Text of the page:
Gurkha killed in Afghanistan had followed father

A soldier killed in Afghanistan at the weekend had followed in his father and brother's footsteps by becoming a Gurkha, his family said today.

Rifleman Vijay Rai, from the 2nd Battalion, The Royal Gurkha Rifles, died after the checkpoint he was guarding in the Nahr-e Saraj region of Helmand province was attacked with small arms fire on Saturday.

The 21-year-old was the youngest of five and had followed his father and brother as they both served as Indian Gurkhas, while his middle brother is still serving with Indian Gurkhas as a sergeant, his family said today.

In a statement issued through the Ministry of Defence, his family revealed he had phoned them the day before he died.

It said: "He followed his father's and brother's footsteps as his father and elder brother served as Indian Gurkhas and his middle brother is serving with Indian Gurkhas as a sergeant.

"He rang his family a day before he was taken away from us.

"He was very proud to be a Gurkha, and died doing his chosen job. His father and family members are very proud of him."

A gifted sportsman, Rifleman Rai was born in Bhojpur District, Deaurali in the East of Nepal.

After his education, he wanted to continue his family history of military service and after passing Gurkha Selection was enlisted into the British Army in December 2008, aged 18.

He completed his basic training before being posted to 2nd Battalion The Royal Gurkha Rifles in Brunei.

A keen footballer, Rifleman Rai led his intake to victory in the 2nd Battalion The Royal Gurkha Rifles' inter-intake competition before deploying to Afghanistan on his first operational tour of duty, attached to Combined Force Nahr-e-Saraj (South) as part of the 1 RIFLES Battle Group, in April this year.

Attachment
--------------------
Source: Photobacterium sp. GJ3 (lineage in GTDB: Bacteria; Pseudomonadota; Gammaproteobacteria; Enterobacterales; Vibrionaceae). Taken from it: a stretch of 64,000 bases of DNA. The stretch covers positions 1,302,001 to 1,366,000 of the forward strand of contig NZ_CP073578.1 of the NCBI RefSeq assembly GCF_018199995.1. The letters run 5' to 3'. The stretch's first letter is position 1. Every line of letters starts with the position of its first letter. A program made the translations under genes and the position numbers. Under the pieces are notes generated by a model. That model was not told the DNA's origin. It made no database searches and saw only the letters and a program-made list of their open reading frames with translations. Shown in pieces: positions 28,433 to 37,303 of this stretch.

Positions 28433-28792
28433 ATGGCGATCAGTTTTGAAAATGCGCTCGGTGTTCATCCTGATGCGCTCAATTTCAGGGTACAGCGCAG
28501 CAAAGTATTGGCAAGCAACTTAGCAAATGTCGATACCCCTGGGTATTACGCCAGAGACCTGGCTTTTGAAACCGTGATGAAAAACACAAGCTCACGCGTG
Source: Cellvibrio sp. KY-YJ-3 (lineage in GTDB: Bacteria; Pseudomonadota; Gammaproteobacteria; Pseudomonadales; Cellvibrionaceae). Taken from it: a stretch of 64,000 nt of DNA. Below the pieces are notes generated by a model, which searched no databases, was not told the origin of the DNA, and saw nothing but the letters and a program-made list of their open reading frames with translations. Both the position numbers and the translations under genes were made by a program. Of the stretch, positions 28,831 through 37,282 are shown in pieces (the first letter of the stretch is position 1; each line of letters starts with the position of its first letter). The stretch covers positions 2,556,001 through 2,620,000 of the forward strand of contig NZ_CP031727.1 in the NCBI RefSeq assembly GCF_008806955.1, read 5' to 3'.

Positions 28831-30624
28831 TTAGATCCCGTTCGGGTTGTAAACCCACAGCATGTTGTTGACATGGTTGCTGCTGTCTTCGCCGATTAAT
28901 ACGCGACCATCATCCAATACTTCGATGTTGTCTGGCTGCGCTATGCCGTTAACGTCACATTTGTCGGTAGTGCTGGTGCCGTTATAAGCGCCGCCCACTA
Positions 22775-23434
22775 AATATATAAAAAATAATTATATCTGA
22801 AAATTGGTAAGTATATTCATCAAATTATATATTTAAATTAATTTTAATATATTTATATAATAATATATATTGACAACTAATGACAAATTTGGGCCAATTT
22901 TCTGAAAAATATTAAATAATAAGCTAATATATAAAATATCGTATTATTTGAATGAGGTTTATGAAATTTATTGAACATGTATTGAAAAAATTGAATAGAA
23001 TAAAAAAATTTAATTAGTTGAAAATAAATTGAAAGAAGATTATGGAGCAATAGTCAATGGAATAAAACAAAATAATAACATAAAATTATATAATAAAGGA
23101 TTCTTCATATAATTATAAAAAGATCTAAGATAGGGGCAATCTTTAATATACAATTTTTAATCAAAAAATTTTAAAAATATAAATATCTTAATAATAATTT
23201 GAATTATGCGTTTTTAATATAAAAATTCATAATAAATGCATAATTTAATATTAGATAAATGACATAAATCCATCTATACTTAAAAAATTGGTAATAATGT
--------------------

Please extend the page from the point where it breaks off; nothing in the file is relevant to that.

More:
The 21-year-old had taken over a sentry position guarding a temporary checkpoint on Saturday, when it was were attacked by small arms fire.

He was hit in the opening burst and, despite medical care, died later of his wounds.

Today colleagues paid tribute to the 21-year-old, speaking of his desire to follow his family military tradition.

Lieutenant Colonel Fraser Rea, Commanding Officer, 2nd Battalion, The Royal Gurkha Rifles, said: "Rifleman Vijay was tough, loyal, uncomplaining and utterly professional.

"He had a ready smile, a big heart and loved his sport and music.

"He was deeply committed to his fellow soldiers in Amboor Company and to the local Afghans whose lives he strove to improve during the tour.

"He came from a military background and was immensely proud to have been selected for service in the British Army.

"He was a talented young man with vast amounts of promise. Although only two years into his own military career, he had established himself as a leader amongst his own peer group and on the sports pitch, where he excelled."

Major Nick Thom, Officer Commanding A (Amboor) Company, 2nd Battalion, The Royal Gurkha Rifles, said Rifleman Rai was five-and-a-half months into his first tour of duty and had demonstrated "true grit and courage" on a number of occasions.

Major Yambahadur Rana MVO, Gurkha Major, 2nd Battalion, The Royal Gurkha Rifles said: "He was an immensely proud Rifleman from a strong military background, following his father and two elder brothers' footsteps who all served with the Indian Army.

"He epitomised the very best qualities expected of a Gurkha soldier. He will be sorely missed by all within the Battalion and his memory will endure in our hearts."

Defence Secretary Philip Hammond added: "Rifleman Vijay Rai was clearly a dedicated, professional and well loved soldier who tragically lost his life while protecting his comrades.

"My thoughts go out to the family, friends and colleagues of this proud Gurkha at this most difficult time."

The death takes to 383 the number of British forces personnel or MoD civilians

killed while serving in Afghanistan since the start of operations in October 2001.